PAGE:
The Victorian Coffin; a Steampunk Feminist Perspective

Probably the most epic coffin in all of History. I'd get buried if I could have one of these!

The Victorian era is considered a morbid time in history, due to its seeming obsession with death. Rather, it was an era when humanity began to win the fight against preventable diseases and so the loss of a life was considered a greater tragedy then in previous eras. In our modern era, we tend to avoid discussing death and all the paraphernalia that accumulates around the passing of an individual. We tend not to talk about coffins (shaped to be widest across the shoulders) and caskets (a straightforward box shape), and yet they are still big business for funeral homes.

Sir Henry Thompson’s main reason for supporting cremation was that “it was becoming a necessary sanitary precaution against the propagation of disease among a population daily growing larger in relation to the area it occupied”.

Until the 1870s, cremation was not an option for British citizens, and all were buried in graveyards (though not forever in cemeteries with limited space). Some Christian religions need the body to remain uncremated because the body will be resurrected. This created levels of ‘status’ for the various coffins (and caskets). In keeping with the Victorian for ornamentation, there were certain items added to coffins to ‘decorate’ them.

Coffin Screws:

Coffin screws

Victorian coffin screws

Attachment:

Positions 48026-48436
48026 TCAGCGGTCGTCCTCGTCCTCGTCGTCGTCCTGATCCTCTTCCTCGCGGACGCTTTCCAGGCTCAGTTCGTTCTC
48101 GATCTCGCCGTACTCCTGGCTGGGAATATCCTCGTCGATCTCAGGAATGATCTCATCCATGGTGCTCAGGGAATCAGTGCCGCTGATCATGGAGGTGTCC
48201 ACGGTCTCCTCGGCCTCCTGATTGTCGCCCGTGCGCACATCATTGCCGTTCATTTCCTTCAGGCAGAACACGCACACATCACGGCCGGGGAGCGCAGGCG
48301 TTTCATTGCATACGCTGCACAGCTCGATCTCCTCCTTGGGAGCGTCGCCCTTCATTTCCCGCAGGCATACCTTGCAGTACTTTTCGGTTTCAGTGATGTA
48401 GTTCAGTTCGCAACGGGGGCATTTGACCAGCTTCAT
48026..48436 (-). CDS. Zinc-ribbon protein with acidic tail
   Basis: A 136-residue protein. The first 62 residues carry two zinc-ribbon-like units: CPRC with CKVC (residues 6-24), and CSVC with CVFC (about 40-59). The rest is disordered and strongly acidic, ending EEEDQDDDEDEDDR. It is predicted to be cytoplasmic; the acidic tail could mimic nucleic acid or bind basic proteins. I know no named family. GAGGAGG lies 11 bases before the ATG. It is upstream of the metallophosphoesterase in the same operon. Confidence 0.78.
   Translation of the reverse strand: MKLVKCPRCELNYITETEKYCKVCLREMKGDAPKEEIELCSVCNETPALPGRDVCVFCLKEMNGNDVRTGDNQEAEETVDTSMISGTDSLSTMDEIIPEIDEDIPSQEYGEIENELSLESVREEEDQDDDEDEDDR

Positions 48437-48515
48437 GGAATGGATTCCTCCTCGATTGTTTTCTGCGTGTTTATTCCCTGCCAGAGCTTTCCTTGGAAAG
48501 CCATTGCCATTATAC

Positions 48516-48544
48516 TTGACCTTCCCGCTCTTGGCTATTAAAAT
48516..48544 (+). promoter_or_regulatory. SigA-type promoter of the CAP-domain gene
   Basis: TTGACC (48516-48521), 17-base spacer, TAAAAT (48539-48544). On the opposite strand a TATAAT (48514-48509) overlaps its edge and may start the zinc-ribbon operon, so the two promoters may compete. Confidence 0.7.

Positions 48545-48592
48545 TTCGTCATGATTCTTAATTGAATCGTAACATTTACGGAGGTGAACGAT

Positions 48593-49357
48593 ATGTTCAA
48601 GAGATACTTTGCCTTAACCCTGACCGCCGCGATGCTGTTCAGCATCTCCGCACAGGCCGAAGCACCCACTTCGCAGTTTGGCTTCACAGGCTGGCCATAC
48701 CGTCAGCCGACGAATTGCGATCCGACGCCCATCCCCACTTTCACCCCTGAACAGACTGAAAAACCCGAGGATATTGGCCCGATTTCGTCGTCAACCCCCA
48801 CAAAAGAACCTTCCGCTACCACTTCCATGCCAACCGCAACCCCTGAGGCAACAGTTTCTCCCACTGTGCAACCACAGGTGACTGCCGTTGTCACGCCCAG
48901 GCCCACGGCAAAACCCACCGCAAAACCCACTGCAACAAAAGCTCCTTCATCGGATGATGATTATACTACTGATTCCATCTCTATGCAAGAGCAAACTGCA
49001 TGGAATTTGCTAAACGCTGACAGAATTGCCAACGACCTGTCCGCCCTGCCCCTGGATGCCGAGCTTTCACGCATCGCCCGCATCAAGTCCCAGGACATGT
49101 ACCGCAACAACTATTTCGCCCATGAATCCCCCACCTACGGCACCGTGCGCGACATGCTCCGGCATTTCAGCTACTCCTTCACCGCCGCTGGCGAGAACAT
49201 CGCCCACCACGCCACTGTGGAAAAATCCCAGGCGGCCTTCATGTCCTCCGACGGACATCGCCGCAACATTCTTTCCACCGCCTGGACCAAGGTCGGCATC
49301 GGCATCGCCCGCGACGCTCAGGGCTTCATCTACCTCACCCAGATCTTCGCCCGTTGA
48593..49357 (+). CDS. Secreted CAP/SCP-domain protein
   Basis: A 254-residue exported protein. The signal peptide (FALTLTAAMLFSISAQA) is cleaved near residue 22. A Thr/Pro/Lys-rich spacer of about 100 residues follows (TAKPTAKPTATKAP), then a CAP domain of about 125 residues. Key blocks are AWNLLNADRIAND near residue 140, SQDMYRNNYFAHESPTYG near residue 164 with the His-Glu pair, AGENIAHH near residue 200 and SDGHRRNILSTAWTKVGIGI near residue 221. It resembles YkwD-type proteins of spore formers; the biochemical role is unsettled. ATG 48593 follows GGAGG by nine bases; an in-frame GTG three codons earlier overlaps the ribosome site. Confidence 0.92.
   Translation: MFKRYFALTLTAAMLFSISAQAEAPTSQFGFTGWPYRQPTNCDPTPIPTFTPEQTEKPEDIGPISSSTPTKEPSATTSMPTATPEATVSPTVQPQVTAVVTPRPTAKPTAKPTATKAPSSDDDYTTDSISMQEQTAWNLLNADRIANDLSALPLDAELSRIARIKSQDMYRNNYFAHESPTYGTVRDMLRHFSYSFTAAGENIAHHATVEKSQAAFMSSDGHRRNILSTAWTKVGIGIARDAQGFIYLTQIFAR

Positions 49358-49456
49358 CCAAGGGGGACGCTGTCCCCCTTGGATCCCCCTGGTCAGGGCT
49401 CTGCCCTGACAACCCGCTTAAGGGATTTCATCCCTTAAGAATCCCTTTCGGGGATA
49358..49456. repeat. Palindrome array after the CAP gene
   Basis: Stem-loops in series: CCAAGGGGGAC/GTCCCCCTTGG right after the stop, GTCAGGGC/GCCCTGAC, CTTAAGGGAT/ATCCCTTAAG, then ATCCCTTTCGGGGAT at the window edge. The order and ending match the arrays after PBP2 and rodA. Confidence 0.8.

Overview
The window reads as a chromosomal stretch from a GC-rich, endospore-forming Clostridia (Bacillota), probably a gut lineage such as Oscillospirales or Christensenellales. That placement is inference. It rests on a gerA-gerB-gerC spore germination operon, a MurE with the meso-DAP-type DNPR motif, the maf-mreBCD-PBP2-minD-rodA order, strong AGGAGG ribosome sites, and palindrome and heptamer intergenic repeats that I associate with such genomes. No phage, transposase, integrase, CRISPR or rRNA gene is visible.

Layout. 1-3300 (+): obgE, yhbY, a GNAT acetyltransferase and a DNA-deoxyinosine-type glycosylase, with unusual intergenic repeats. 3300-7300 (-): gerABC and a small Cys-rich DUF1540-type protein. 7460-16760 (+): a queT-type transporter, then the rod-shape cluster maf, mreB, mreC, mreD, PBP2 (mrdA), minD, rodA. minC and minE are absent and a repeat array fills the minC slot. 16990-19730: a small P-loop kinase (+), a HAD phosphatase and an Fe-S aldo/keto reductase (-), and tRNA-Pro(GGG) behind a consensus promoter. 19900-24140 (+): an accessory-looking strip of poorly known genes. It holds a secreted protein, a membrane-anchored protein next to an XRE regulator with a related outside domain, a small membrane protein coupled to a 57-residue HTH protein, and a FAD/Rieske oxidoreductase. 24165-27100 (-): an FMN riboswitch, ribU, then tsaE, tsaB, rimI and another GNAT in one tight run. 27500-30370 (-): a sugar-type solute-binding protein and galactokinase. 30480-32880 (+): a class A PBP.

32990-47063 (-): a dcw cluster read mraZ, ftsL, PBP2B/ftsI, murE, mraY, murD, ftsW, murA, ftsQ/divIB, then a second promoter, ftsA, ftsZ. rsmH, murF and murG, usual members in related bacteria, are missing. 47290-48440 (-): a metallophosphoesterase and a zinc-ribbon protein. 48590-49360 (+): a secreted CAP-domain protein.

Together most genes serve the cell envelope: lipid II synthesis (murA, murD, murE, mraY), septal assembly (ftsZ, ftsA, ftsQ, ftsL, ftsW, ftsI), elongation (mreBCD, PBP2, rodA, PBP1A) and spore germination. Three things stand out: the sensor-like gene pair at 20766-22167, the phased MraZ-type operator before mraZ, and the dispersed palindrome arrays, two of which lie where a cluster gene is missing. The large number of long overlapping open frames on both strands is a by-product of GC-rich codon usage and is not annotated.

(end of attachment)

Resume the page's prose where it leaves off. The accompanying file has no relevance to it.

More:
Coffin Hinges:

Coffin hinges

The shop for antique and Victorian door furniture,door handles,door knobs,locks,door bells,bolts,hinges,latches etc.

Coffin Plates:

 victorian coffin plates - Google Search

victorian coffin plates - Google Search

victorian coffin plates - Google Search

People collected coffin plates from family relatives. Now that is morbid!

Handles:

French Antique Large Cast Iron Handle by LeMoulinBleu on Etsy, $50.00

1890 Antique French Coffin Handle via Skinner And Hyde

1890 Antique French Coffin Handle

Coffin handles

Assorted Ornaments:

Cavity filler and embalming fluid

Brass stamped flowers

Brass stamped flowers

As you can see, a pine box can get very ornamental with all these doodads. As well, the lining of a coffin could vary from nothing to a lead lining right up to silk or satin linings, and might include a coffin bell for those who feared being buried alive.

Coffins of the Victorian period came equipped with an extensive system of the bell, which reportedly detained person can ring if you woke up Six Feet Under. These rarely work, however, because even if the person they called, no one hears. Gravediggers sometimes paid to keep watch over the graves and hear the bells to go off.   This is the where the term, "Saved by the Bell" derived from.

accidental mysteries: Exceptional Post-Mortem Photographs

Fully lined coffin

As a writer, I would use coffins as a metaphor for the social status of the deceased. Coffins add a Gothic sensibility to the Steampunk genre, though the addition of bells might inspire one to make a coffin something more than a bed for your character’s eternal rest. In Terry Pratchett’s Nation, the character of Cookie has equipped his coffin as a survival pod, complete with rations, maps and a sail. A Steampunk writer might add grenades, rayguns, and the coffin might convert to a mole machine with a rotating digger for a nose. A coffin for a truly Great Escape.

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Filed under History, Metaphors, Setting, Steampunk, Steampunk Feminist, Victorian Era

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